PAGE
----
We all know the legal standard of “knew or should have known” often applied in negligence cases and regulatory enforcement actions. It has led to innumerable legal decisions concluding:

Ignorance of the law is not a defense.

Failure to consider obvious outcomes of action is not a defense.

Putting on blinders instead of investigating an issue is not a defense.

When I was in law school, way back in the day before desktop computers let alone the internet, we learned the meaning of “should have known” was what a reasonable person similarly situated would know, or in the case of specialized knowledge what a peer with similar training and responsibilities would know. Failing to know what you should have was deemed reckless, but there was little or no discussion about how one would or should gain such knowledge.

Today, with advances in technology and the availability of cost-effective methods of collecting and analyzing data, we should be having that discussion. We should be asking ourselves what is the reasonable norm for identifying and responding to regulatory requirements? What methods and types of technologies are required to meet the “knew or should have known” standard? These are questions that will be addressed in enforcement actions, settlements, and judicial decisions in the not-too-distant future. We need to address them now.

Enjoy full access to Compliance Week's Digital Edition, a faithful reproduction of our monthly print magazine—conveniently online. Subscribers can browse, print, and download issues back to April 2013, add annotations, search by keyword, and more.

Let’s look at it in the context of regulatory change management, which is a significant part of any compliance program. For many organizations, especially those engaged in global activities, the challenge of monitoring multiple sources of information and identifying relevant content is overwhelming. Gone are the days of simply relying on trade associations to provide quarterly updates or scanning the daily Federal Register (and other countries’ equivalents). Similarly, maintaining a view of where changes may affect the organization is a more difficult task than in the past. With many organizations increasing outsourcing and use of vendors around the world, the opportunities to miss important connections are frequent and potentially have devastating results. Even managing the passing along of information to owners of policies, procedures, and controls has become a greater challenge. Using spreadsheets and e-mail for communication presents real risk of things falling through the cracks and makes development of an audit trail virtually impossible.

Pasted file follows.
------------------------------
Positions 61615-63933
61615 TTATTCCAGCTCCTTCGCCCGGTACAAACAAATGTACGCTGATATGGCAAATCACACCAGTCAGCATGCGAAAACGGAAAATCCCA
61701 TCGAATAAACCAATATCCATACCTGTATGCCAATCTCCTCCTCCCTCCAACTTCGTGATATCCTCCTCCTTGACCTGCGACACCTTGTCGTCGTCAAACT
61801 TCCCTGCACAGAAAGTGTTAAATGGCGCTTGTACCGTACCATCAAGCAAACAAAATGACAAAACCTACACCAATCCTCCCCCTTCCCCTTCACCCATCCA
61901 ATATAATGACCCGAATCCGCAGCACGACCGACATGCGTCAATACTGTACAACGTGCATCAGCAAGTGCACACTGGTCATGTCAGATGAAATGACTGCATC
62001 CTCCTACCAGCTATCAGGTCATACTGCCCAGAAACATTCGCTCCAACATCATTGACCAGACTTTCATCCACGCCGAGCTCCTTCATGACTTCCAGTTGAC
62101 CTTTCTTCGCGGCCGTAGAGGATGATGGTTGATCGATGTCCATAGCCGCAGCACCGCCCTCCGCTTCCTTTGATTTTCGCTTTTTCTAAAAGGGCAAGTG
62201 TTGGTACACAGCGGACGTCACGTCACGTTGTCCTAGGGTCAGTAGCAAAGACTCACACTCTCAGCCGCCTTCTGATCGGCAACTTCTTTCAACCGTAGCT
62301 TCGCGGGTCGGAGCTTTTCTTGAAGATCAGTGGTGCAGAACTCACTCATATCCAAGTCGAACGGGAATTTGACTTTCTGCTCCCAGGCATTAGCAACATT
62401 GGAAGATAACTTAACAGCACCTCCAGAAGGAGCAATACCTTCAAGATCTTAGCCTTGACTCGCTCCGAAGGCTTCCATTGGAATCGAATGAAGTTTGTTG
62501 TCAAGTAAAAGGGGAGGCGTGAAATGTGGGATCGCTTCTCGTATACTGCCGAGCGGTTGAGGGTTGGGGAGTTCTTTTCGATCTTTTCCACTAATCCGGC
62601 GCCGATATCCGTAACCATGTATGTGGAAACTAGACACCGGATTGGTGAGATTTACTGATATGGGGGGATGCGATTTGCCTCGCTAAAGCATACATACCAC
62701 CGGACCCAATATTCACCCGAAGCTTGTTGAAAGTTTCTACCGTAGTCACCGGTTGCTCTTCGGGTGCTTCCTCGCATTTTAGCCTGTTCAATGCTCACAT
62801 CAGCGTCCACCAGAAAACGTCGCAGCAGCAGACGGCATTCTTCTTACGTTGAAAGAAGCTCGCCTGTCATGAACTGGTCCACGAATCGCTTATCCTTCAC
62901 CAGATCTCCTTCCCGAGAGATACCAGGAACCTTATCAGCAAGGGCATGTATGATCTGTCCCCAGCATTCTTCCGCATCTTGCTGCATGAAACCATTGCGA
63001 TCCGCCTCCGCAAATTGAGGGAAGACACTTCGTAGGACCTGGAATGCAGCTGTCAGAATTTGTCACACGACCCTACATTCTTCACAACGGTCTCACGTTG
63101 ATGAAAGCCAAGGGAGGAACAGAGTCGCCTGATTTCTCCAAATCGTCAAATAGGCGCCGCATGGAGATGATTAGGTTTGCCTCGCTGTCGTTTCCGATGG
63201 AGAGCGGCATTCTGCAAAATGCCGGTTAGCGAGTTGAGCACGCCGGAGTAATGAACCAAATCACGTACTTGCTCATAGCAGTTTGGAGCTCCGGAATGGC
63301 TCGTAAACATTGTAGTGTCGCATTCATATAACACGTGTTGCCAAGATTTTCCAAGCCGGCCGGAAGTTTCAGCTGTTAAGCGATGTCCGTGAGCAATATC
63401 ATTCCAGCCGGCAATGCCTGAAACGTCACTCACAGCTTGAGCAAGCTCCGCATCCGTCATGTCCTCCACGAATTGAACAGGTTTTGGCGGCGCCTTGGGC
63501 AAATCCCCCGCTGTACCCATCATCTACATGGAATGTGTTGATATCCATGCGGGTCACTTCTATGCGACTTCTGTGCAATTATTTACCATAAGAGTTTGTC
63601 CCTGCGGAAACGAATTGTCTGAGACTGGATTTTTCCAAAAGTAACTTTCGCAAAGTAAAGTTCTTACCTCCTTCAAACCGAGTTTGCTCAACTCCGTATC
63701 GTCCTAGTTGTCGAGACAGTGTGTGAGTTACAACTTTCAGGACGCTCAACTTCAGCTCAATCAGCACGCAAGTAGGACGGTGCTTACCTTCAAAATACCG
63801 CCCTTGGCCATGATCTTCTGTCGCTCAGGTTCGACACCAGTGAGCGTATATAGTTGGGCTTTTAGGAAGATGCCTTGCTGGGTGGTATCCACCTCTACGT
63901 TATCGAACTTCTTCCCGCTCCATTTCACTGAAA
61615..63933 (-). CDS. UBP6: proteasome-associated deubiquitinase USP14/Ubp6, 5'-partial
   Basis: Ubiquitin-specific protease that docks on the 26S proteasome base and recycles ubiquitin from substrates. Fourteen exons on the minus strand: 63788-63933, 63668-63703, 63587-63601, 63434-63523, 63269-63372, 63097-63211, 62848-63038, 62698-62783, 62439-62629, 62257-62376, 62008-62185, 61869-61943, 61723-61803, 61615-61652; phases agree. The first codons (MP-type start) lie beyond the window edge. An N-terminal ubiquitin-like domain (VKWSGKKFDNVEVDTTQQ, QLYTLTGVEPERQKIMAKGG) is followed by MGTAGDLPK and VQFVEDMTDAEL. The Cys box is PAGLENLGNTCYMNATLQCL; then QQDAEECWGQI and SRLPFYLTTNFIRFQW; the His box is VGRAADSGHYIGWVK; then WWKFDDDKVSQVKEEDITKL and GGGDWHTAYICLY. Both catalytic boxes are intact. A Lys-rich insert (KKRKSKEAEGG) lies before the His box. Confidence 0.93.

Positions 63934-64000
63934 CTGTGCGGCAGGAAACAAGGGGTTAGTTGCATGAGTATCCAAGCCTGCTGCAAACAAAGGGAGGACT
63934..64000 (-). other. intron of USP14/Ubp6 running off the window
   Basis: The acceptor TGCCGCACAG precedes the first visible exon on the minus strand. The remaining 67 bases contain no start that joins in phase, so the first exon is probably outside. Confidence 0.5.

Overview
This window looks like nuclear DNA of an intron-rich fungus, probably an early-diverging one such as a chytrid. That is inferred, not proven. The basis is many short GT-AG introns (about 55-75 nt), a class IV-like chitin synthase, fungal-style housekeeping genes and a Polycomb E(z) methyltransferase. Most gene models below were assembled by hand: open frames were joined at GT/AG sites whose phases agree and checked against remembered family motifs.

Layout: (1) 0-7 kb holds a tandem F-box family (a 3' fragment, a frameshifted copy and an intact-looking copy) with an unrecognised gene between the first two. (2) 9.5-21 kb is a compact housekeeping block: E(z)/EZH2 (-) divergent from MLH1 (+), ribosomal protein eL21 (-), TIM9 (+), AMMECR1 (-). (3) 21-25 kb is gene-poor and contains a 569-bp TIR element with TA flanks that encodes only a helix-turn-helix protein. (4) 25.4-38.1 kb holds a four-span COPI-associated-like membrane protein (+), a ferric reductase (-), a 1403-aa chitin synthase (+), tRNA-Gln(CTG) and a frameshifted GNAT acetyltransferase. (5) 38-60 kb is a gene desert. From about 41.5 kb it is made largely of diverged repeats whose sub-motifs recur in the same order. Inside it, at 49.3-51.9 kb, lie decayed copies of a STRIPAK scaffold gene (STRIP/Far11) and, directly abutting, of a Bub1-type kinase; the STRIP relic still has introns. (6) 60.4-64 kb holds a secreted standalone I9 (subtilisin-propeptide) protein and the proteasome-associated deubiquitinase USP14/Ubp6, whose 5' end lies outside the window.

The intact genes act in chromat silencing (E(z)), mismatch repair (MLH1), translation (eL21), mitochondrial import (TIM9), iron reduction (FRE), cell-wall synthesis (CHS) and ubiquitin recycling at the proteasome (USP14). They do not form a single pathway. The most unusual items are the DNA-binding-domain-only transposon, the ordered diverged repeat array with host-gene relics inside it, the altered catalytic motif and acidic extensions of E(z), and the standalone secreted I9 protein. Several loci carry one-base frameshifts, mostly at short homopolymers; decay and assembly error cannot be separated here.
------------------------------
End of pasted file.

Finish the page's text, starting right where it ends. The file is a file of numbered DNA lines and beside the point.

Today, the only way for a complex organization to manage regulatory change is through the thoughtful application of modern services and technology. If there haven’t been judicial decisions yet that explicitly reach this conclusion, I submit that there will be many within the next few years. Regulatory agencies are beginning to define next-generation compliance, and the courts will soon follow. Just one example is the U.S. EPA’s Next Generation Compliance Tools in Civil Enforcement Settlements memorandum (issued Jan. 7, 2015) which calls for use of modern information technology, electronic reporting, enhanced transparency of compliance data, and other methods to more easily identify and address environmental compliance problems, report compliance information, and facilitate review and analysis by the EPA and the public.

Today, the only way for a complex organization to manage regulatory change is through the thoughtful application of modern services and technology.

Now, more than ever before, there are services that monitor thousands of sources of information and can provide up-to-date notification and analysis customized to each organization’s needs. There is technology that can deliver that information into the organization and map it directly to the established policies, procedures, and controls that would be affected by any regulatory change. Technologies are also available to ensure delivery of change information to the right people in the organization at the right time, and to record and report on their responses and actions. The cost of managing these processes manually would far exceed the cost of available services and technology if done right. Just imagine the hundreds of employees or retained experts needed around the world to track the relevant sources of information, let alone the complexity of maintaining an audit trail of response in layers of spreadsheets.

Expensive manual management will fail despite the expenditure and alternatively choosing to do “regulatory change management lite” by applying a minimal level of resource won’t meet the “knew or should have known” standard. The only choice is to enter the modern era and use the technologies now available, for both regulatory change and compliance management overall.

Key Steps to Manage Regulatory Change: An OCEG Roundtable.

Switzer: The volume, velocity, and range of regulatory change actions today are overwhelming. Companies need to track and respond to proposals, final rules, interpretations, guidance, enforcement actions, judicial decisions, and more. Given the wide scope of both sources of information and types of content they release, what is the first step of identifying what you need to track and follow?

Evans: We see too many organizations trying to manage an increased volume of regulatory change with few resources and no clear auditable process in place to evidence what key steps they took to remain compliant. By using a regulatory change management system to track and monitor regulatory change activity, you provide your executives and regulators with more visibility and a clear outline of what you are doing to minimize compliance risk. Within that system, you should use a pre-defined taxonomy to filter content based on factors like geography, sector, content type, themes, and organizations, so that you can tailor what types of alerts each team or individual receives and how frequently.